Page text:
The arg_print_errors function will print the errors stored
       in the arg_end struct in the same order as they occurred,
       so there is no need to understand the internals of the arg_end struct.

FUNCTION REFERENCE

   int arg_nullcheck (void **argtable)
       Returns non-zero  if  the  argtable[]  array  contains  any  NULL  entries  up  until  the
       terminating arg_end* entry.  Returns zero otherwise.

   int arg_parse (int argc, char **argv, void **argtable)
       Parse  the  command  line  arguments  in argv[] using the command line syntax specified in
       argtable[], returning the number of errors encountered.  Error details are recorded in the
       argument  table's  arg_end  structure  from  where  they  can  be displayed later with the
       arg_print_errors function.  Upon a successful parse, the arg_xxx structures referenced  in
       argtable[] will contain the argument values extracted from the command line.

   void  arg_print_option  (FILE  *fp,  const  char  *shortopts, const char *longopts, const char
       *datatype, const char *suffix)
       This function prints an option's syntax, as in -K|--scalar=<int>, where the short options,
       long  options, and datatype are all given as parameters of this function.  It is primarily
       used within the arg_xxx structures' errorfn functions as a way of displaying  an  option's
       syntax  inside  of  error  messages. However, it can also be used in user code if desired.
       The suffix string is provided as a convenience for appending newlines and so forth to  the
       end of the display and can be given as NULL if not required.

   void arg_print_syntax (FILE *fp, void **argtable, const char *suffix)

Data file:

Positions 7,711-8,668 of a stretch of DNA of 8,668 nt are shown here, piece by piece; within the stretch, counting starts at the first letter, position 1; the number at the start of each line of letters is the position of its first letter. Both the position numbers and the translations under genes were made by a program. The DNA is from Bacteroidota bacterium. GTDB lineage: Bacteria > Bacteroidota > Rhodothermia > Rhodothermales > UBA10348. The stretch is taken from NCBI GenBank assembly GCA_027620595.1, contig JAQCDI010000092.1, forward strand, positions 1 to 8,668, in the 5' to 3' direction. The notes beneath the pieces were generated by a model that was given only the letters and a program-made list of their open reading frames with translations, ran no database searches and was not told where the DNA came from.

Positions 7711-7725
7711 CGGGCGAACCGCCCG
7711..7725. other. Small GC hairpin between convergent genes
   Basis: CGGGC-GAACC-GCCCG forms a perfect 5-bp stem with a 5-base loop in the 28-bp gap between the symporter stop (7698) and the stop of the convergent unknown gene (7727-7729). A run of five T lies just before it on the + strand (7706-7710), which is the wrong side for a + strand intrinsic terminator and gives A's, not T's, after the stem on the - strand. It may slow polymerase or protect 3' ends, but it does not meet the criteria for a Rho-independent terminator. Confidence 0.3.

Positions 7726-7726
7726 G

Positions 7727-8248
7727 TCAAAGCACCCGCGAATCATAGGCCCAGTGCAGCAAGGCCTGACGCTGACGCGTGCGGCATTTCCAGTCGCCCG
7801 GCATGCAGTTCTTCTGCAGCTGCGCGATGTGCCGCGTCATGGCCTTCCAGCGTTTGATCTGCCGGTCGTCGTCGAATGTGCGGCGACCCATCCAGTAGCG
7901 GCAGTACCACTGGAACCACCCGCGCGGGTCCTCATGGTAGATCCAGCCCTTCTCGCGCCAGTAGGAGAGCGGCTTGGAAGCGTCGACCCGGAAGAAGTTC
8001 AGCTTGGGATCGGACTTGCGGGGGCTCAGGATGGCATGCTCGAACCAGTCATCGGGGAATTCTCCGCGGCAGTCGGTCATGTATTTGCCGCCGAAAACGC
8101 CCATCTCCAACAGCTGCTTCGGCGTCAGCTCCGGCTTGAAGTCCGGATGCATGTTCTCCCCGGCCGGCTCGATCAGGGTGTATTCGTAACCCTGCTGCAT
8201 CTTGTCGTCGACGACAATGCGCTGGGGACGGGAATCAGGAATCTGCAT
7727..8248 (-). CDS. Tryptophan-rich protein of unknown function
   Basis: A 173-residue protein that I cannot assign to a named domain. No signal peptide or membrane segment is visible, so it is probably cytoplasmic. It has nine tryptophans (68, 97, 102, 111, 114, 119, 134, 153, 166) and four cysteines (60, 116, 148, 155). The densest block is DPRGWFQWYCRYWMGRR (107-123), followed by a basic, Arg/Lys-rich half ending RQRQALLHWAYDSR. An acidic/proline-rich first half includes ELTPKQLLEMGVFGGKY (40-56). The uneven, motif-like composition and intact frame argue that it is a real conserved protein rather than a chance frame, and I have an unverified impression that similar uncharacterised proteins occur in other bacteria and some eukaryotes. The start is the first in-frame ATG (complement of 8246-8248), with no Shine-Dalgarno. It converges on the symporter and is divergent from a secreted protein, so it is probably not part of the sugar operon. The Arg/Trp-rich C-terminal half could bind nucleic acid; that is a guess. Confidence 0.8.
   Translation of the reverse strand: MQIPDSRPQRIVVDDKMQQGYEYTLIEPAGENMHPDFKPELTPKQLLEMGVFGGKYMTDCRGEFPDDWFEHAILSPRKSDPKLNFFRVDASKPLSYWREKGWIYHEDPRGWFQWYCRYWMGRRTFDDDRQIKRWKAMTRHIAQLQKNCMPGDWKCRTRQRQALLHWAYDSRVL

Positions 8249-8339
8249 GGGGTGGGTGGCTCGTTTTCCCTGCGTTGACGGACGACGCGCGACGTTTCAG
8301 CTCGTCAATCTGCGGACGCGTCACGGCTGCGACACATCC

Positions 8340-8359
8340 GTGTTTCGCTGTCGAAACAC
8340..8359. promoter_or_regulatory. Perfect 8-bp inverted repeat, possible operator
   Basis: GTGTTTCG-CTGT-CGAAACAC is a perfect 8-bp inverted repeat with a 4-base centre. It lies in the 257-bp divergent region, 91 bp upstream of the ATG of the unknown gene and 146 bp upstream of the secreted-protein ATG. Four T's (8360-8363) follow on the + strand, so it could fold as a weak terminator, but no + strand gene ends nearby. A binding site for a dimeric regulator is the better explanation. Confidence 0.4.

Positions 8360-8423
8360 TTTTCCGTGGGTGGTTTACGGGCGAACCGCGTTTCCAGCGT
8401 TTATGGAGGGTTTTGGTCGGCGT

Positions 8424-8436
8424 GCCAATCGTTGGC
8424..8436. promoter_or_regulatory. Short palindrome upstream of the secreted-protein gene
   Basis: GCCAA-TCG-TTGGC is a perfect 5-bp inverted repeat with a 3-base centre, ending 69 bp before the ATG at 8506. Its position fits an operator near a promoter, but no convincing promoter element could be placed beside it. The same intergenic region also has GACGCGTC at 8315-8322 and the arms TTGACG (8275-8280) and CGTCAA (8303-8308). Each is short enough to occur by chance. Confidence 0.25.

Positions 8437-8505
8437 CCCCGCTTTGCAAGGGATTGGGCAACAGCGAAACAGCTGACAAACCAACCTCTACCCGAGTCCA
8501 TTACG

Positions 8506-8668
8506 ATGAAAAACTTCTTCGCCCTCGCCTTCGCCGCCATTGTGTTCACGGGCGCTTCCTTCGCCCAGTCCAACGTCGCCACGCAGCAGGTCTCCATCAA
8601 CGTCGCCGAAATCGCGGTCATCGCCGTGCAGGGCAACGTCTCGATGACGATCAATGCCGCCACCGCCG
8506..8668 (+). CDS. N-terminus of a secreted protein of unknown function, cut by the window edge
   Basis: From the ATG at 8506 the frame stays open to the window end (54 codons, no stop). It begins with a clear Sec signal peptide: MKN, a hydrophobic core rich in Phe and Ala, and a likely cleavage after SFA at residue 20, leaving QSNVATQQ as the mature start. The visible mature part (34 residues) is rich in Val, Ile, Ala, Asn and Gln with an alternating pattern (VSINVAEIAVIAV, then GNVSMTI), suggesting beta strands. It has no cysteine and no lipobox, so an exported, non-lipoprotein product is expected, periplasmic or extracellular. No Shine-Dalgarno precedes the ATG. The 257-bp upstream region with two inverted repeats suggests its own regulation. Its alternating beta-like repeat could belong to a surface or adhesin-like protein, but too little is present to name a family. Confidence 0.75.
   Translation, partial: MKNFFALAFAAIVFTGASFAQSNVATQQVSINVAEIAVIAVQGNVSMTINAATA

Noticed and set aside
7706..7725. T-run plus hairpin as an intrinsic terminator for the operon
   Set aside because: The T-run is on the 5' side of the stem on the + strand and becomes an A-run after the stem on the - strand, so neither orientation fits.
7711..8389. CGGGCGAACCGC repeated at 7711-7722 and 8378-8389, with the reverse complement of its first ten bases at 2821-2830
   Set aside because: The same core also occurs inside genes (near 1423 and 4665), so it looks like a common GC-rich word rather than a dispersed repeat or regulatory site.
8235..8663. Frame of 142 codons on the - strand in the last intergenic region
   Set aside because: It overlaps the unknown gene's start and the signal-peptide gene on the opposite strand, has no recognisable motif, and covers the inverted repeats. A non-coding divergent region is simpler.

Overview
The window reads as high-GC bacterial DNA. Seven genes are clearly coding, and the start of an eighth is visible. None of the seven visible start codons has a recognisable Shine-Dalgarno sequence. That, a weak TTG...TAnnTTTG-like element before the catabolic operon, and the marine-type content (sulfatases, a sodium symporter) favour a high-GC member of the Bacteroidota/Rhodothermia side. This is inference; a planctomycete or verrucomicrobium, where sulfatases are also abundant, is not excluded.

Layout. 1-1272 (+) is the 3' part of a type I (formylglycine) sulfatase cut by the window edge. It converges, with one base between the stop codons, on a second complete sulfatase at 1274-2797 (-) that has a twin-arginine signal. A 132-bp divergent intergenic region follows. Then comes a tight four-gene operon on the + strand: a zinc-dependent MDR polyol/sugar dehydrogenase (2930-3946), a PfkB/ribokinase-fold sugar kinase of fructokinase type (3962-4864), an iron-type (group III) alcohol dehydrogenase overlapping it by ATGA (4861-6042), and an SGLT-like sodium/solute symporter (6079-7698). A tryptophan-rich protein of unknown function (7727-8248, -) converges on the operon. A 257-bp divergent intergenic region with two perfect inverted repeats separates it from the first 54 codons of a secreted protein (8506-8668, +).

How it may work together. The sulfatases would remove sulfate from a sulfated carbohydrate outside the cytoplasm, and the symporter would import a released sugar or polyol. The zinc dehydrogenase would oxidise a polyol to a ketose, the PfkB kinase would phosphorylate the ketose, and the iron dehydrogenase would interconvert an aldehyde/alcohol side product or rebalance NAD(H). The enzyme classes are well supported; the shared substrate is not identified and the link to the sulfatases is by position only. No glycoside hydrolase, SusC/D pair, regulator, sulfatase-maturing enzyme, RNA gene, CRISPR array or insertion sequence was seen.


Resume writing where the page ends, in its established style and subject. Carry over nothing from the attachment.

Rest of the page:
Prints  the  GNU  style  command  line syntax for the given argument table, as in: [-abcv]
       [--scalar=<n>] [-o myfile] <file> [<file>]
       The suffix string is provided as a convenience for appending newlines and so forth to  the
       end of the display and can be given as NULL if not required.

   void arg_print_syntaxv (FILE *fp, void **argtable, const char *suffix)
       Prints  the  verbose  form of the command line syntax for the given argument table, as in:
       [-a] [-b] [-c] [--scalar=<n>] [-o myfile] [-v|--verbose] <file> [<file>]
       The suffix string is provided as a convenience for appending newlines and so forth to  the
       end of the display and can be given as NULL if not required.

   void arg_print_glossary (FILE *fp, void **argtable, const char *format)
       Prints  a  glossary  table describing each option in the given argument table.  The format
       string is passed to printf to control the formatting of each entry in  the  the  glossary.
       It  must  have exactly two "%s" format parameters as in "%-25s %s\n", the first is for the
       option's syntax and the second for its glossary string.  If an option's glossary string is
       NULL then that option in omitted from the glossary display.

   void arg_print_glossary_gnu (FILE *fp, void **argtable)
       An  alternate  form  of  arg_print_glossary()  that  prints  the glossary using strict GNU
       formatting conventions wherein long options are vertically aligned in a second column, and
       lines are wrapped at 80 characters.

   void arg_print_errors (FILE *fp, struct arg_end *end, const char *progname)
       Prints the details of all errors stored in the end data structure.  The progname string is
       prepended to each error message.

   void arg_freetable (void ** argtable, size_t n)
       Deallocates the memory used by each arg_xxx struct referenced by argtable[].  It does this
       by calling free for each of the n pointers in the argtable array and then nulling them for
       safety.

FILES

       /usr/include/argtable2.h
       /usr/lib/libargtable2.a
       /usr/lib/libargtable2.so
       /usr/man3/argtable2.3
       /usr/share/doc/argtable2/
       /usr/share/doc/argtable2/example/

AUTHOR

       Stewart Heitmann <sheitmann@users.sourceforge.net>